Wallington police station to close to the public for all but three hours a week

Sutton Guardian: Crosspoint House in Wallington Crosspoint House in Wallington

One of the borough's police stations will be closed to the public as part of sweeping reforms to the capital's police network.

Wallington police station's front counter in Crosspoint House, Stafford Road, will be shut under the Mayor's Office for Police and Crime's (MOPAC) plan to change the way London is policed.

The draft of the plan was put out for consultation earlier this year and, under that plan, the front counter was to be closed to the public.

However, although the front desk will close, following the consultation, the police station will open to serve as a contact point for three hours a week.

The final plan was announced today following months of consultation with people and stakeholders including councils and other emergency services.

The plan includes an increase in police officers in the borough, from 295 to 337 by 2015, but the set up of neighbourhood teams will change.

Neighbourhood teams are made up of a sergeant, two PCs and three PCSOs but under the plans there will be just one PC and one PCSO for each neighbourhood.

There will be a greater pool of officers available to each team with other officers less rigidly attached to neighbourhoods, meaning they can be sent to other areas of the borough if needed.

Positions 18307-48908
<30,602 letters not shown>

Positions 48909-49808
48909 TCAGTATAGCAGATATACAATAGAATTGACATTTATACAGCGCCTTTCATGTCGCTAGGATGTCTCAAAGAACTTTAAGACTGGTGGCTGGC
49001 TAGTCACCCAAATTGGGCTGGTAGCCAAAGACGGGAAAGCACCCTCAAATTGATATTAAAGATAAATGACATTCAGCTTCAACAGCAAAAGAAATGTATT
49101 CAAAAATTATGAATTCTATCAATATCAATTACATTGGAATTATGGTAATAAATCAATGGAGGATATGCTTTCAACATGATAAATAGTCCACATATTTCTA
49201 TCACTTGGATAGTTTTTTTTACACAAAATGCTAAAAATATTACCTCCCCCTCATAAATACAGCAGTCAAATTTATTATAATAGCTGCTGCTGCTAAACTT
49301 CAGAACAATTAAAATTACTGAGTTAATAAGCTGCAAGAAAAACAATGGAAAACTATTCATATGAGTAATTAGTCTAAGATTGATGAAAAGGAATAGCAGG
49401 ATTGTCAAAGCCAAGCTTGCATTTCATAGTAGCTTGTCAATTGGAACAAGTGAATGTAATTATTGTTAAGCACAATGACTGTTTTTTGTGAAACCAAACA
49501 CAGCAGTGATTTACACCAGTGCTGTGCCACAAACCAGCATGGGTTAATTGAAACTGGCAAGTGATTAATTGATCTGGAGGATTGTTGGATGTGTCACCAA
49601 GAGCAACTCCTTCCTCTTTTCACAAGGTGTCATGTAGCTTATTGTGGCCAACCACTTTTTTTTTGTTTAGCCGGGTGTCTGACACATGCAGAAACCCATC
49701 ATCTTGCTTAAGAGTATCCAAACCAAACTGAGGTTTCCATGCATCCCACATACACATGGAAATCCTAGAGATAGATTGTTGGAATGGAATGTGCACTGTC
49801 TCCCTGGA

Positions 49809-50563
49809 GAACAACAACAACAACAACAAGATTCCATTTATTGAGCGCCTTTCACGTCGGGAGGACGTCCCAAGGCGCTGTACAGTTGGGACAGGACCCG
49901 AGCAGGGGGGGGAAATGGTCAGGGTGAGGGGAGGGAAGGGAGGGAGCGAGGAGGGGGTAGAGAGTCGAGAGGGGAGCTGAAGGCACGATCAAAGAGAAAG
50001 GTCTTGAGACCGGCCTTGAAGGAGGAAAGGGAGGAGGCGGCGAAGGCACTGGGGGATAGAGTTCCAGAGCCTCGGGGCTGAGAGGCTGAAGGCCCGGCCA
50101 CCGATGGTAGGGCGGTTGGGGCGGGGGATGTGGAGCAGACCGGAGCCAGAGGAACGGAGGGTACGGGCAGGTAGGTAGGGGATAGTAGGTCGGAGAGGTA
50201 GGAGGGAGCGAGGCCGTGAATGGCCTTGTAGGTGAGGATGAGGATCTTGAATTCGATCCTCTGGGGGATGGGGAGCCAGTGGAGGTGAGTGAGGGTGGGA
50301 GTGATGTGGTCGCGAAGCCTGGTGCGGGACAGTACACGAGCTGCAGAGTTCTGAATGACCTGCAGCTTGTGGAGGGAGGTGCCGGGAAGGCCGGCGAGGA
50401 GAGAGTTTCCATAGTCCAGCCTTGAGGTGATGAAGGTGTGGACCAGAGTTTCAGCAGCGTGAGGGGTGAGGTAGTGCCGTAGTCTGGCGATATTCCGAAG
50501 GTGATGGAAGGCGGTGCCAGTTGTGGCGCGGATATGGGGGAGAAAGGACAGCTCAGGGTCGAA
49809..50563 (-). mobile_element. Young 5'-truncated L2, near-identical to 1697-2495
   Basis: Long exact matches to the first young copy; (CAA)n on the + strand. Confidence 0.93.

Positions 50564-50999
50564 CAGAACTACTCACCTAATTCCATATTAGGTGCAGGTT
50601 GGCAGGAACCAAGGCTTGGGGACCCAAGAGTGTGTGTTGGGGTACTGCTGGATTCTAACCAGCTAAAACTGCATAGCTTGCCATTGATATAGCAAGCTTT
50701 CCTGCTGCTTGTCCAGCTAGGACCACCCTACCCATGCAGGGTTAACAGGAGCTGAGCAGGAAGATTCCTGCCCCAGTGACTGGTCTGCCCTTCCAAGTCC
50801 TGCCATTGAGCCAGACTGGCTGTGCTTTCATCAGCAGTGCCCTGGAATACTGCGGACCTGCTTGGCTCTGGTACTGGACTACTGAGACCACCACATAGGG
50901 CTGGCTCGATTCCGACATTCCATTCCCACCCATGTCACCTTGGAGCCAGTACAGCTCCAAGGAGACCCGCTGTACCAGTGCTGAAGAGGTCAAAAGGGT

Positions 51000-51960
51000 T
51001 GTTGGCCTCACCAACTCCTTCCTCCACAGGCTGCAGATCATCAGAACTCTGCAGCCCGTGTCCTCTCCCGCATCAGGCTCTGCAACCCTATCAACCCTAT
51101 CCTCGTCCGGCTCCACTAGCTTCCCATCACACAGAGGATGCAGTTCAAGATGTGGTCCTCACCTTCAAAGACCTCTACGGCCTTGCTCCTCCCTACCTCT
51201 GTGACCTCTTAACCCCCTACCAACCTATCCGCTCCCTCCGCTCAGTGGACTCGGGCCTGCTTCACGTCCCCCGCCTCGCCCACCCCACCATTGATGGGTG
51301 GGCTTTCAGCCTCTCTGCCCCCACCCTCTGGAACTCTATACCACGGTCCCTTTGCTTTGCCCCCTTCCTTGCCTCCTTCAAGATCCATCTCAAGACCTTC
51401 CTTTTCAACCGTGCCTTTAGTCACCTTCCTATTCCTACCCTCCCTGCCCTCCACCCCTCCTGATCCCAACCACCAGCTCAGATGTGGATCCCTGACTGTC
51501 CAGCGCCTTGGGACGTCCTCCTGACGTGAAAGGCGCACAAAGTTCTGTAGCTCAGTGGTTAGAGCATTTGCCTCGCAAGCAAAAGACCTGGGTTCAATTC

Sutton police station, which is open to the public all day and night, will be unaffected by the plan, as will the police point in Central Road, Worcester Park, which is manned by volunteers and only open for limited hours.

Comments (1)

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2:28pm Mon 25 Mar 13

Michael Pantlin says...

So we're losing our neighbourhood police, lost our magistrates court, last council home for dementia patients and night bus to Croydon and near to losing major A&E and Childrens services sections of our local hospital. But chin up we're close to getting a huge privatised incinerator to pump its fug out to enshroud our homes 24/7 while we are trying to breathe.
So we're losing our neighbourhood police, lost our magistrates court, last council home for dementia patients and night bus to Croydon and near to losing major A&E and Childrens services sections of our local hospital. But chin up we're close to getting a huge privatised incinerator to pump its fug out to enshroud our homes 24/7 while we are trying to breathe. Michael Pantlin

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